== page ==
The reason this worked: because Tenor knew that whenever he is on the leash, we are 100% in control — of everything. So, he only had to watch our eyes to see what we expected of him. And because we are so “in tune” with our dog, any time we are calm, he is calm. Any time we are stressed, he is stressed. It’s amazing the direct correlation.
Thanks to this tip alone (putting a leash on your dog before guests enter the house), Tenor now completely focuses on us — at the end of the leash — rather than focusing so much on the guest in those first moments after someone enters our home.
Yes, Tenor still watches them. But he sits calmly at our feet while watching them! This is a huge improvement, because he would normally run into the other room and watch them from afar because he was so fearful of them — it was like sensory overload for him and he just didn’t know how to react to their voices, their movements, their eyes and body language.
Do This After Guests Enter The House
After a guest had entered our home and took a seat — and Tenor was sitting calmly at our feet — we initially took Tenor o
ff the leash to allow him to roam freely and interact with our guests.
This didn’t work! It was too soon.
We decided to follow Suzy’s second piece of advice: encourage your guests to move, make noise, do things that guests normally do inside the home — all the while keeping Tenor on the leash.
I guess this is a way to help Tenor “work through his fear” — especially since we already know that Tenor is 100% at ease, as long as either Jim or myself it at the other end of that leash.
The moment we re-attached the leash to Tenor’s collar, he became a different dog. He actually wanted to go up to our guests, and he wanted to be petted by them, he was just to fearful to do it on his own. He needed the assurance that we were on the end of that leash to protect him and/or he could “sense” what was appropriate behavior by how we were reacting to his actions while on the leash.
Whatever it was, I tell you we have a whole new dog around guests and strangers now! The leash made all the difference. Eventually (within minutes), we were able to take him off the leash and the guest was able to move freely without Tenor getting all jumpy. With each movement they made, he would simply look at us for clues on how we were reacting and how he was supposed to react. Since we were excited and praised him for interacting calmly with our guests, he was excited and happy to be interacting calmly with our guests.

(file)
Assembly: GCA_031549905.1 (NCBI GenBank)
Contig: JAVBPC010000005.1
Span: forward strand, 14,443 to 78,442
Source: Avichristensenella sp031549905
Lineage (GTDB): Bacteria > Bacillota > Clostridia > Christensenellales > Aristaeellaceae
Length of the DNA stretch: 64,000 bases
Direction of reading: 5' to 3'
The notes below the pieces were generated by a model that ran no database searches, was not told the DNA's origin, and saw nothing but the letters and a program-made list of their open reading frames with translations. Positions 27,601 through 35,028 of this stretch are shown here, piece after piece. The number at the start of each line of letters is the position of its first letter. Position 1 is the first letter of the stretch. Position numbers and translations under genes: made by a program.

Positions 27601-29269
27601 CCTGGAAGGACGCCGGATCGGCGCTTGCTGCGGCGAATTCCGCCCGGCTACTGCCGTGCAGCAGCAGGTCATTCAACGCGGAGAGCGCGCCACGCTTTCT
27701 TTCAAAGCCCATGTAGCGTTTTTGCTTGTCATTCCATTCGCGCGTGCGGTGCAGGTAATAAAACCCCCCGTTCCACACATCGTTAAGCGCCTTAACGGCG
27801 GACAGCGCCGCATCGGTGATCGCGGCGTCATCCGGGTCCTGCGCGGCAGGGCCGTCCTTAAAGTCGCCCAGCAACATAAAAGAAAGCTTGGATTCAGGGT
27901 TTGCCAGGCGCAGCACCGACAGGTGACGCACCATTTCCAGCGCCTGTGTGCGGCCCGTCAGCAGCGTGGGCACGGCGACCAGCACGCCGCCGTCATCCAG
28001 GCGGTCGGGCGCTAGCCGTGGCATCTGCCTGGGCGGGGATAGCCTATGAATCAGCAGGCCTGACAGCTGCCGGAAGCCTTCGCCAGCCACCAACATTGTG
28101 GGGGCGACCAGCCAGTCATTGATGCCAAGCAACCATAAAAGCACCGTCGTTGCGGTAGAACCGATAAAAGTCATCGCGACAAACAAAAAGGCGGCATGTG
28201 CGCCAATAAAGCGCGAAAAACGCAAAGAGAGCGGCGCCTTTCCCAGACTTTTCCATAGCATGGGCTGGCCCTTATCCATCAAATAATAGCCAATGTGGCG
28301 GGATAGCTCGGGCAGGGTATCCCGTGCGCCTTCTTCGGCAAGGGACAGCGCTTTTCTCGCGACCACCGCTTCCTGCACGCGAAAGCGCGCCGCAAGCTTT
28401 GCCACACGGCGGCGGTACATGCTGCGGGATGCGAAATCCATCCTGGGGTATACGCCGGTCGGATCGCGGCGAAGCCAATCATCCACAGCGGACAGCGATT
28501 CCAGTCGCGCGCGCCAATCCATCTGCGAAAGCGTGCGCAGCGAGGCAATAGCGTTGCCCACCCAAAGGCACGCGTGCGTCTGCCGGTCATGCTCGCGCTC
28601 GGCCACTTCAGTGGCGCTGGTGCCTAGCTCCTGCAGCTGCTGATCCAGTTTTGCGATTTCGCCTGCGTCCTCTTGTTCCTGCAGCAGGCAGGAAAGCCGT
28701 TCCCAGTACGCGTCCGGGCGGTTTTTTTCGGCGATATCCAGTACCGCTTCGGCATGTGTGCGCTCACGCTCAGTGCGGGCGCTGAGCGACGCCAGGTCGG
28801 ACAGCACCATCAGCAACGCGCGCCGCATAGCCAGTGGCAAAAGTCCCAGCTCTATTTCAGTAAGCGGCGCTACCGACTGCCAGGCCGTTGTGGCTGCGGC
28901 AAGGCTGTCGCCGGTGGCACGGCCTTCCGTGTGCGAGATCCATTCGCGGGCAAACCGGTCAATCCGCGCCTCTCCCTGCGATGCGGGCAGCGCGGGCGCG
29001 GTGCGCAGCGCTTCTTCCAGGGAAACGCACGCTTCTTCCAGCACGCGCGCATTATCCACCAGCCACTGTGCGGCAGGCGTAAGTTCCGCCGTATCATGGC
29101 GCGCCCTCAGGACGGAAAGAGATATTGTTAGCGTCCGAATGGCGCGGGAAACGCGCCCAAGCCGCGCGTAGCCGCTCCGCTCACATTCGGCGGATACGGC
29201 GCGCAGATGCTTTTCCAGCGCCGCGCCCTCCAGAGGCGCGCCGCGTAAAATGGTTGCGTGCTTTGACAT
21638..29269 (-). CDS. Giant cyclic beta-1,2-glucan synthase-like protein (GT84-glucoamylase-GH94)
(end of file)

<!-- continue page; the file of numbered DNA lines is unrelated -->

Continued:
Completely amazing. What a transformation. All it took was the simple act of using a leash inside our home! Who’d a thunk it?!
I cannot stress enough how much Tenor has become a much more social dog and much less fearful and nervous around strangers.
Why Such A Fearful Dog?
If you’re wondering how this otherwise friendly and social dog can be so fearful and nervous around strangers… I blame it on us.
We failed to socialize Tenor around people when he was a puppy. Pretty much, the only people he met during that first year of his life were veterinarians and doctors who poked and prodded him.
So now that he’s 3 years old, he is finally working his way through our mistake.
If you’ve got a young puppy, please please please try to make sure your dog is encouraged to interact with both dogs and people. It really does make a difference.
By the way, we did a good job of properly socializing Tenor around other dogs when he was a puppy. As a result, he’s perfectly fine and very social around other dogs and even people who enter our home with dogs. But if you don’t have a dog, he’s not sure what you’re all about… that’s when he gets nervous. Or should I say he used to get nervous!
I like to help people find unique ways to do things in order to save time & money — so I write about “outside the box” ideas that most wouldn’t think of. As a lifelong dog owner, I often share my best tips for living with and training dogs. I worked in Higher Ed over 10 years before switching gears to pursue activities that I’m truly passionate about. I’ve worked at a vet, in a photo lab, and at a zoo — to name a few. I enjoy the outdoors via bicycle, motorcycle, Jeep, or RV. You can always find me at the corner of Good News & Fun Times as publisher of The Fun Times Guide (32 fun & helpful websites).